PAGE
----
Imagine that [in a world and time without COVID] you are waiting outside to be seated at a really nice restaurant.
As you pass the time, your attention is grabbed by the roar of an engine. You look up and see a beautiful red Ferrari pull up to the parking.
Normally you are not impressed with cars, but this one is an artful blend of classic design with a modern edge. It is that perfect hot red.
In spite of yourself, you start dreaming about owning such a vehicle.
Surely, if you owned a car like that, you would be the centre of attention when you pulled up. Every eye would be on you, and the car would command feelings of respect and admiration. Everyone would know that you are something special.
So here is the thing, in all this, most people pay attention to the car.
No one looks at the driver, maybe not at first.
But no one cares about the man [or woman] in the car.
The paradox of the man in the car is that you believe that if you were the man in the car people would notice and admire you, but you believe this while ignoring the man in the car.
Morgan Housel in this book The Psychology of Money by Morgan Housel, tells the paradox of the man in the car far much better as follows:
The best part of being a valet is getting to drive some of the coolest cars to ever touch pavement. Guests came in driving Ferraris, Lamborghinis, Rolls-Royces, the whole aristocratic fleet.
It was my dream to have one of these cars of my own, because [I thought] they sent such a strong signal to others that you made it. You’re smart. You’re rich. You have taste. You’re important. Look at me.
The irony is that I rarely if ever looked at them, the drivers.
When you see someone driving a nice car, you rarely think: “Wow, the guy driving that car is cool.”
Instead, you think: “Wow, if I had that car people would think I’m cool.”
Subconscious or not, this is how people think.
There is a paradox here: people tend to want wealth to signal to others that they should be liked and admired. But in reality those other people often bypass admiring you, not because they don’t think wealth is admirable, but because they use wealth as a benchmark for their own desire to be liked and admired.
The letter I wrote after my son was born said:
“You might think you want an expensive car, a fancy watch, and a huge house. But I’m telling you, you don’t. What you want is respect and admiration from other people, and you think having expensive stuff will bring it. It almost never does, especially from the people you want to respect and admire you.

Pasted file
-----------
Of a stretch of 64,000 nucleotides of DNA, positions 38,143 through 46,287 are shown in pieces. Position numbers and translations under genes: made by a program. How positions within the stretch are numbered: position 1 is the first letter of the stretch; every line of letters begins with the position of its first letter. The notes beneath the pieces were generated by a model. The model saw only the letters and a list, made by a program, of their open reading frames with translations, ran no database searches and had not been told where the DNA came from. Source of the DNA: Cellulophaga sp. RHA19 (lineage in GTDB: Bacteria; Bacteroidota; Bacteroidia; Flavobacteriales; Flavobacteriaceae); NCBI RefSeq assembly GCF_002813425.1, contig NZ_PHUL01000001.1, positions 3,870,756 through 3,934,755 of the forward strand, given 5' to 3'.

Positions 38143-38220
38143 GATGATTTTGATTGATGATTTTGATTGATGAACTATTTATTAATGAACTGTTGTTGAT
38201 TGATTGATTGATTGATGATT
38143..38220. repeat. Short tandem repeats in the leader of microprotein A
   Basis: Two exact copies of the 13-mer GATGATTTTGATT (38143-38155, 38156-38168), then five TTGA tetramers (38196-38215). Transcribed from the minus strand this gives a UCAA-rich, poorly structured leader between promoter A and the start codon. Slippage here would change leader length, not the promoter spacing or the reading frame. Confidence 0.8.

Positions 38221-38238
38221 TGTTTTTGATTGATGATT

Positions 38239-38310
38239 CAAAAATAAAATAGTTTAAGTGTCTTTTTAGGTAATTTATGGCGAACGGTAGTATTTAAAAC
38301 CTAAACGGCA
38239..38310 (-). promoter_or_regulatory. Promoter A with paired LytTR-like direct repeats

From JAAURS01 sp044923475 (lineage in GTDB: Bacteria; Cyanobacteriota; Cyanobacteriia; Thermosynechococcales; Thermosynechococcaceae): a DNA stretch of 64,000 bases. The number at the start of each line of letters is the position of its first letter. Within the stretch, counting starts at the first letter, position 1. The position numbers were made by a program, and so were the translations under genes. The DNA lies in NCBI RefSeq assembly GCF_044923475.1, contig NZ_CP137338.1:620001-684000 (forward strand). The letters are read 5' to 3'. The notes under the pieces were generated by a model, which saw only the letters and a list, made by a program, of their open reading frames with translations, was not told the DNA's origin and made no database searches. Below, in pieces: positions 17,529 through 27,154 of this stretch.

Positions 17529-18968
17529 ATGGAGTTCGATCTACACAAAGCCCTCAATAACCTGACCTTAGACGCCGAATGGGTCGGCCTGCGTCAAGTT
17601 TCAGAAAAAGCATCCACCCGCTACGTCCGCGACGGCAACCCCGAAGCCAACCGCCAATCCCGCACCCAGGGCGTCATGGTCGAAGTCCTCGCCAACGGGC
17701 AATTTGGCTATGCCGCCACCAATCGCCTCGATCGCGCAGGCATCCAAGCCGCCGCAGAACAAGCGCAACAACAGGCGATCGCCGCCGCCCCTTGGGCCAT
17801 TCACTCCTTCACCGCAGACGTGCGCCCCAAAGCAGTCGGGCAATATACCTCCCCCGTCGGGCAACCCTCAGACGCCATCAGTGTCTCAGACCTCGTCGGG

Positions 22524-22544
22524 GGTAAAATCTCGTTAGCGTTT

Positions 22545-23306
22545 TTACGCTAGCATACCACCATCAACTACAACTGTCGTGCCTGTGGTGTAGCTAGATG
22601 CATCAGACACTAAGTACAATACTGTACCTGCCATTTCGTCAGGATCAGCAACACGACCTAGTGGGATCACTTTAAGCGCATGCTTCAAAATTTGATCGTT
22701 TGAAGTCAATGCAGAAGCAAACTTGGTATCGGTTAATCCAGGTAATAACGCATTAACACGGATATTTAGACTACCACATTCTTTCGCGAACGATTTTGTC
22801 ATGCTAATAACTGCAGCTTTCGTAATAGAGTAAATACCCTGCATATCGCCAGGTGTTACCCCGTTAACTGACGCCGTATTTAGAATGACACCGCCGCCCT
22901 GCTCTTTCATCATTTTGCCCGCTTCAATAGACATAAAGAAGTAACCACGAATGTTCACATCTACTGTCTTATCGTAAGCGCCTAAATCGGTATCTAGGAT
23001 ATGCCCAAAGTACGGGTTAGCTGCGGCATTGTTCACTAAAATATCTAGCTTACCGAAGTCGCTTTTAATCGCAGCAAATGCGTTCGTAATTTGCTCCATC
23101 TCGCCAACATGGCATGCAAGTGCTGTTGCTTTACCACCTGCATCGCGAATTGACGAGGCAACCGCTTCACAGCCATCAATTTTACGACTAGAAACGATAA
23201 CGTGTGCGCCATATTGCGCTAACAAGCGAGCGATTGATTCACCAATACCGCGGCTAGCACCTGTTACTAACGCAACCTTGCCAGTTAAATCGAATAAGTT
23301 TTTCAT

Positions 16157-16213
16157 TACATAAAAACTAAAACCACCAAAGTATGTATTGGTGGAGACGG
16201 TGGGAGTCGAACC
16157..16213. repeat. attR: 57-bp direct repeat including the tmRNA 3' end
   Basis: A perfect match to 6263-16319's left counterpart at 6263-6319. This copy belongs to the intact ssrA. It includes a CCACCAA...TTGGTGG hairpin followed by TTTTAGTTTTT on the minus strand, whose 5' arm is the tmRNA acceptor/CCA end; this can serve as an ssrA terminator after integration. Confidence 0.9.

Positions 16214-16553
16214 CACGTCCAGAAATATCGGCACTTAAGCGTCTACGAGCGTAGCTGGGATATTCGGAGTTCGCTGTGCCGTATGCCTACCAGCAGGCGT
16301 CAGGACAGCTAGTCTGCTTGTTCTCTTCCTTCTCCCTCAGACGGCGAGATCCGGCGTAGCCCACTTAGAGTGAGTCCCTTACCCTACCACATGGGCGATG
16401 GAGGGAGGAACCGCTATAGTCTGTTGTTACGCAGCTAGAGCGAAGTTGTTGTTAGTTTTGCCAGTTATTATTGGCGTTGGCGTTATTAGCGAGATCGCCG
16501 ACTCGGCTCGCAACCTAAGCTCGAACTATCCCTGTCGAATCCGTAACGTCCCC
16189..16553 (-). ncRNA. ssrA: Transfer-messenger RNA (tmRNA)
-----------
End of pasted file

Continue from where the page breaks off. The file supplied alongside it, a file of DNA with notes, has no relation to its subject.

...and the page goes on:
What really got to is this sentence:
“What you want is respect and admiration from other people, and you think having expensive stuff will bring it.”
And then towards to the end of the chapter he concludes by saying:
My point here is not to abandon the pursuit of wealth. Or even fancy cars. I like both.
It’s a subtle recognition that people generally aspire to be respected and admired by others, and using money to buy fancy things may bring less of it than you imagine.
If respect and admiration are your goal, be careful how you seek it. Humility, kindness, and empathy will bring you more respect that horsepower ever will.
This sentence kicked me hard:
“Humility, kindness, and empathy will bring you more respect that horsepower ever will.”
So many money lessons to be learned from this book, lessons that have nothing to do with the hottest investment strategy or the next big prediction of 2022 for crypto or the stock market.
These are money lessons with a basis in things like human psychology, philosophy and sociology.
These behavioural tendencies around money impact the quality and quantity of the relationship we have with money.
No one is more impressed with your stuff than you are
Instead of putting your money towards buying status, you can earn status the old fashioned way, consistently showing up and serving the people in your sphere of influence.
Doing work that truly matters always matters.